Civil unions gain support, according to new poll

By Tim Sakahara - bio | email

HONOLULU (HawaiiNewsNow) - The civil unions question isn't on the ballot and supporters don't want it to be. They have other plans and the new Hawaii News Now Star Advertiser poll shows they're gaining support.

In 1998 same sex marriage was banned in Hawaii and the pro-traditional marriage side had a wide margin of support, but now it appears the pro-civil union side has taken the lead.

Earlier this year lawmakers passed House Bill 444, the civil unions bill. Then the governor vetoed it. The bill extends the same rights, benefits, protections and responsibilities of spouses in a marriage to partners in a civil union. So we asked voters do you generally support or oppose the civil unions bill? The responses showed 48 percent support, 44 percent oppose and 9 percent don't know or refused.

"I think it's not a true indication of how Hawaii people and Hawaii citizens and voters feel," said Nacia Blom, Hawaiian Values.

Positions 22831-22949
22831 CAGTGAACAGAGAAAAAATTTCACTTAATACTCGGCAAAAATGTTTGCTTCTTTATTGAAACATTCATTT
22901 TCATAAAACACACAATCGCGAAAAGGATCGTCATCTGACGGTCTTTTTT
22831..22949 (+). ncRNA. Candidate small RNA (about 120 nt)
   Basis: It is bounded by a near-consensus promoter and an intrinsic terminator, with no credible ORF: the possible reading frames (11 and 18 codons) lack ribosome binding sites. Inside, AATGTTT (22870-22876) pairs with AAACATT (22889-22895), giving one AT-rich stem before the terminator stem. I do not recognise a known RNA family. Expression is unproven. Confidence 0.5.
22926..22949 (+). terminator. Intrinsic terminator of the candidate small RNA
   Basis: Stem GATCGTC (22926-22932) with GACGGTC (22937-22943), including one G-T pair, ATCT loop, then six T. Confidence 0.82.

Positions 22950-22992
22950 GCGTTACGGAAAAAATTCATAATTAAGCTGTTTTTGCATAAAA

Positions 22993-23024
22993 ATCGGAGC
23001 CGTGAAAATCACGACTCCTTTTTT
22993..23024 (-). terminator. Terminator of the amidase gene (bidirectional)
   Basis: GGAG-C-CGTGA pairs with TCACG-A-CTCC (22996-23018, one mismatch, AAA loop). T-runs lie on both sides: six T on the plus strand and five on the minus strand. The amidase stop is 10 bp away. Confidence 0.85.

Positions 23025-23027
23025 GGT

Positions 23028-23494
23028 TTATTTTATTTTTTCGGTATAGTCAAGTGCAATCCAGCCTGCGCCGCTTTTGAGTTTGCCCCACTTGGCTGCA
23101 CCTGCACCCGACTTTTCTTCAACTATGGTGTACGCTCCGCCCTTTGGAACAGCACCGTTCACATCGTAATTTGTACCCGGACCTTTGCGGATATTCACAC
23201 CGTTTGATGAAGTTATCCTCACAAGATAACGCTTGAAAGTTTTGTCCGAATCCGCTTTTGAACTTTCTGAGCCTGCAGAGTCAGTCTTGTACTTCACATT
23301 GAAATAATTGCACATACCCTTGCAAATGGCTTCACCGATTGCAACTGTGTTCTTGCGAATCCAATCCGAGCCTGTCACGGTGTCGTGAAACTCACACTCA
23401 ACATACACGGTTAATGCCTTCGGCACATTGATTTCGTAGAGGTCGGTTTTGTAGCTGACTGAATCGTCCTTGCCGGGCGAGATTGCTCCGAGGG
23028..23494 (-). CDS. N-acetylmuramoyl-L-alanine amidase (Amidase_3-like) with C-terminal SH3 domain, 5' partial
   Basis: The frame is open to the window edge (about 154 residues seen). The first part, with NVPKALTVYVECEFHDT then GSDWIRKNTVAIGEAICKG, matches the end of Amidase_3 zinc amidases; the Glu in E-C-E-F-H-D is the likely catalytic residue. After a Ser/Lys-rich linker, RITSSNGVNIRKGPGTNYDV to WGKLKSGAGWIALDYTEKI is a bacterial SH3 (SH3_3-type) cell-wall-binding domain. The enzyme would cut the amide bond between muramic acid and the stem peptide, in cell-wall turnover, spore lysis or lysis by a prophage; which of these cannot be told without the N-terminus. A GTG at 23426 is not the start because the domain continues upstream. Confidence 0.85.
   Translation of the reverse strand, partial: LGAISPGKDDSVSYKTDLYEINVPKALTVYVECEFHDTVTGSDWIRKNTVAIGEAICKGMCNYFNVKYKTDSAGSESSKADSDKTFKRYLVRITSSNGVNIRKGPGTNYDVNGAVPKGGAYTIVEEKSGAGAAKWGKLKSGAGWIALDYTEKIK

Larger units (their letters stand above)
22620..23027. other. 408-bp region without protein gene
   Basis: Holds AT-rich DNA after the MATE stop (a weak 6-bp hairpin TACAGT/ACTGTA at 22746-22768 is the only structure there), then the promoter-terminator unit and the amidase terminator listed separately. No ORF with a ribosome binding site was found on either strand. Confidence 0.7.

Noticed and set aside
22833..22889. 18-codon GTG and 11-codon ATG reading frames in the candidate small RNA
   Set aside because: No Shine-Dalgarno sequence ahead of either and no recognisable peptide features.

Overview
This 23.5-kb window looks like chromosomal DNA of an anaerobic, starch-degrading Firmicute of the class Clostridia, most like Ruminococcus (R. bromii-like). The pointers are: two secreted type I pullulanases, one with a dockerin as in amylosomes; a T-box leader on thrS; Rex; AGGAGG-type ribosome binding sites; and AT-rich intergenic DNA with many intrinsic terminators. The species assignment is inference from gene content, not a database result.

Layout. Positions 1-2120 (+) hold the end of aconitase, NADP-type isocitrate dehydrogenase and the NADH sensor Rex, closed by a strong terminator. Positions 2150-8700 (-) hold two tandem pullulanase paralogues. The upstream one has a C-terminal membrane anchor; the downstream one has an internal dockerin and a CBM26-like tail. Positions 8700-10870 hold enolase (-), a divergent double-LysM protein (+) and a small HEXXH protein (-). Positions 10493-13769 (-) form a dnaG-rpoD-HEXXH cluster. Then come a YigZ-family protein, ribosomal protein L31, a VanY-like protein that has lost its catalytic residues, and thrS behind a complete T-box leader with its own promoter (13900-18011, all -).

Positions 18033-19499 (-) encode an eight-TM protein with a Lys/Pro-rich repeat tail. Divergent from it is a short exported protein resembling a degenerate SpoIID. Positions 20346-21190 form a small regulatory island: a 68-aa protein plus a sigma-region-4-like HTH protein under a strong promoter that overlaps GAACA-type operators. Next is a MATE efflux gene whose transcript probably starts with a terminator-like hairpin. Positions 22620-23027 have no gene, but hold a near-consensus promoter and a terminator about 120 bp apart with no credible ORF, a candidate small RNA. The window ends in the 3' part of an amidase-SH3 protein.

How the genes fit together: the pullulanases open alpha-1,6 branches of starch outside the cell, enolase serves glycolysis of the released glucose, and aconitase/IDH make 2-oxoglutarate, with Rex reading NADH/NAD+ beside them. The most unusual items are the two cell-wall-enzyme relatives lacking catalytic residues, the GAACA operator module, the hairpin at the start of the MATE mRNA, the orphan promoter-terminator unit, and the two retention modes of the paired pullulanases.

"At least what I can draw from this is that people are basing their decisions on knowledge and information as opposed to fear so it's promising," said Valerie Smith, Equality Hawaii Co-Chair.

Supporters say they have no desire to get the issue put to a public vote like Governor Lingle wants. Instead they'll push lawmakers to pass the bill outright again next session.

"We've already passed this bill once so we could pass it again and we passed it pretty solidly. Civil unions would currently be the law in Hawaii if it weren't for Linda Lingle," said Alan Spector, Equality Hawaii Co-Chair.

"People will always fall in love. People will always want to form communities together so until the human condition changes civil unions and same sex equality is inevitable," said Smith.

Opponents vow not to be surprised again. They take exception to how the bill was passed on the last day as the last item of the legislative session in what they call a sneak attack on the democratic process. Furthermore, Blom doesn't see civil unions as a civil right.

"It opens up a Pandora's box of legal issues. You've got to understand that if you allow this who's to say two brothers can't have this issue. I've got two aunts who have lived together for a really long time how come they can't, they've never fought for this kind of thing. I don't think it's a civil rights issue at all," said Blom.

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